Cookies Policy

This site uses cookies. By continuing to browse the site you are agreeing to our use of cookies.

I accept this policy

Find out more here

Associational Balance of Power and the Possibilities for International Law in the South China Sea

No metrics data to plot.
The attempt to load metrics for this article has failed.
The attempt to plot a graph for these metrics has failed.
The full text of this article is not currently available.

Brill’s MyBook program is exclusively available on BrillOnline Books and Journals. Students and scholars affiliated with an institution that has purchased a Brill E-Book on the BrillOnline platform automatically have access to the MyBook option for the title(s) acquired by the Library. Brill MyBook is a print-on-demand paperback copy which is sold at a favorably uniform low price.

Access this article

+ Tax (if applicable)
Add to Favorites
You must be logged in to use this functionality

image of Asia-Pacific Journal of Ocean Law and Policy

Recent territorial disputes in the South China Sea (SCS) have been viewed as a proxy for wider geopolitical tension between the United States and China. Realist commentators therefore argue that power will be the key driver of outcomes and the likely role of international law is peripheral. Mainstream international law scholarship is ill-equipped to respond to such criticism as it largely marginalises the relationship between law and power. However, some leading historical figures in International Law and International Relations have long argued that an ‘associational balance of power’ between States is an essential pre-condition for the effective operation of international law. We argue that re-enlivening this focus on ‘associational balance of power’ offers new insights into the possibilities for international law in the SCS. We therefore recommend an interdisciplinary research program across the fields of International Law and Strategic Studies aimed at facilitating rule-based resolution of disputes in the SCS.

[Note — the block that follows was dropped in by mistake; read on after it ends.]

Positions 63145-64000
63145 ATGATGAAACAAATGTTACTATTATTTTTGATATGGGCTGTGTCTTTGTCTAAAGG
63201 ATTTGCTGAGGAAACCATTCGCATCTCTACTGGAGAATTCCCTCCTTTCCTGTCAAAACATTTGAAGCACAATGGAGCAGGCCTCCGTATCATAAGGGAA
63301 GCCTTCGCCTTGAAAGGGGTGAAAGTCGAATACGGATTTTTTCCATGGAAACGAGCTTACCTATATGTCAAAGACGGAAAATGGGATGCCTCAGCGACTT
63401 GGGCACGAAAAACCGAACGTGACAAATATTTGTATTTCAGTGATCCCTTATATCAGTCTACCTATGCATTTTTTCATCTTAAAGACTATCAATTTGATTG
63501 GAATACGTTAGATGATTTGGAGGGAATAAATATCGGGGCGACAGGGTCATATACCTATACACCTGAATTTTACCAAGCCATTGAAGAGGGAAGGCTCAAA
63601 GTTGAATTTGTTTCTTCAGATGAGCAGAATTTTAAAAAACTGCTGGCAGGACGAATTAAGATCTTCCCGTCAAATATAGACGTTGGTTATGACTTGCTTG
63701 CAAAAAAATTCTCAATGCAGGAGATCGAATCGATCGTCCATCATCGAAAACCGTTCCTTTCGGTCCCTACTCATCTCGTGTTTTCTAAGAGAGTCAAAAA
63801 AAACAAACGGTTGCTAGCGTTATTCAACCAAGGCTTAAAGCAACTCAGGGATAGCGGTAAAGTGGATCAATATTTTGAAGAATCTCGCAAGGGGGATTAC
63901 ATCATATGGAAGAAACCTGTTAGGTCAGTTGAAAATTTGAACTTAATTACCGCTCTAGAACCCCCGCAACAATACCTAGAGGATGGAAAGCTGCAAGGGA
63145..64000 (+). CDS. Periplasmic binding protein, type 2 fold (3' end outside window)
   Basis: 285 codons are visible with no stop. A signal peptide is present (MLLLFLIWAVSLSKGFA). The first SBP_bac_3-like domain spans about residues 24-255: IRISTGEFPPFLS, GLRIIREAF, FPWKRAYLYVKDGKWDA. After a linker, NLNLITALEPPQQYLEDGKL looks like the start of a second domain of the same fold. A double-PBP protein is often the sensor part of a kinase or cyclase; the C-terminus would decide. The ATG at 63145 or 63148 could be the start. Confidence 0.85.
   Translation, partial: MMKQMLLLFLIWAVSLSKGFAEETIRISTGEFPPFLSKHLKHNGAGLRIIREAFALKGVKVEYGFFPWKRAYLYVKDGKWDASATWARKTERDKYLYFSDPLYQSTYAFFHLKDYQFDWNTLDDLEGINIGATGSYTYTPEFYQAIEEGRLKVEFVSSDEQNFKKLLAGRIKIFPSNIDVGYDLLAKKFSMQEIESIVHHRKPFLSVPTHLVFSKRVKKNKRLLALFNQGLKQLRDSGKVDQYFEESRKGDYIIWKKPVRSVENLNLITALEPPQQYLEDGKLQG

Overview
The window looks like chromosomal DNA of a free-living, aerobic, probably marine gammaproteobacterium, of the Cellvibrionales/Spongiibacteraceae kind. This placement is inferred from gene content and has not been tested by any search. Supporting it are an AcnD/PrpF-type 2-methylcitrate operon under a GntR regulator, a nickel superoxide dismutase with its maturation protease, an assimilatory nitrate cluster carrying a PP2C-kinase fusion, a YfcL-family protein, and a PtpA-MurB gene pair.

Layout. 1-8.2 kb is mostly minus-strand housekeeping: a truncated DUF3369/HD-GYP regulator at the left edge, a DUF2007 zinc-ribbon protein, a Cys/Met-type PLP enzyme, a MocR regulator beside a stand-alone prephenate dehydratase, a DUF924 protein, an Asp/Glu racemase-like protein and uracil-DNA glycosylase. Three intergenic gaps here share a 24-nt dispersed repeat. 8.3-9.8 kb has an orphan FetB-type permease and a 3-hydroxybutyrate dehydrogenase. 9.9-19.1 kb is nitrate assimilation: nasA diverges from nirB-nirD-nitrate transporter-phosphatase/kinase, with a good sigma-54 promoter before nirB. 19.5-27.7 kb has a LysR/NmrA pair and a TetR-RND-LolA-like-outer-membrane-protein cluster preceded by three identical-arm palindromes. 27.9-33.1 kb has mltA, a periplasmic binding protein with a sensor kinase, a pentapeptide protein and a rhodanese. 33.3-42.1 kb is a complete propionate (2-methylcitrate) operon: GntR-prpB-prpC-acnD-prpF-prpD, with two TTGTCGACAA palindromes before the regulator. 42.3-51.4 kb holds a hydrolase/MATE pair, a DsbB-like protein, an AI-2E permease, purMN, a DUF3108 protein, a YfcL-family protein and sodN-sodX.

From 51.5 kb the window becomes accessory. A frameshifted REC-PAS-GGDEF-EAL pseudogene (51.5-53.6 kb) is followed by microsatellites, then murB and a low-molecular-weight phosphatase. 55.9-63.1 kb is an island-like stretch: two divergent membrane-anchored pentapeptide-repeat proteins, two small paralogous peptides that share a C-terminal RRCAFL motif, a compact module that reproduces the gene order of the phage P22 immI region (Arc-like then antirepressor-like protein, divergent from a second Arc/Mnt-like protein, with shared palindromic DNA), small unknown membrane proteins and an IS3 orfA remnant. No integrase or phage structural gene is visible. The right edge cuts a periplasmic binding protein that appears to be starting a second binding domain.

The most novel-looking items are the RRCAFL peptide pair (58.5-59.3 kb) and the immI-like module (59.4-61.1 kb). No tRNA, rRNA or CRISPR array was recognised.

Affiliations: 1: Faculty of Law and Institute for Marine and Antarctic Studies, University of Tasmania, Australia, ; 2: Faculty of Law, University of Tasmania, Australia, ; 3: PhD Candidate, Faculty of Law, University of Tasmania, Australia,


Full text loading...


Data & Media loading...

Article metrics loading...



Can't access your account?
  • Tools

  • Add to Favorites
  • Printable version
  • Email this page
  • Subscribe to ToC alert
  • Get permissions
  • Recommend to your library

    You must fill out fields marked with: *

    Librarian details
    Your details
    Why are you recommending this title?
    Select reason:
    Asia-Pacific Journal of Ocean Law and Policy — Recommend this title to your library
  • Export citations
  • Key

  • Full access
  • Open Access
  • Partial/No accessInformation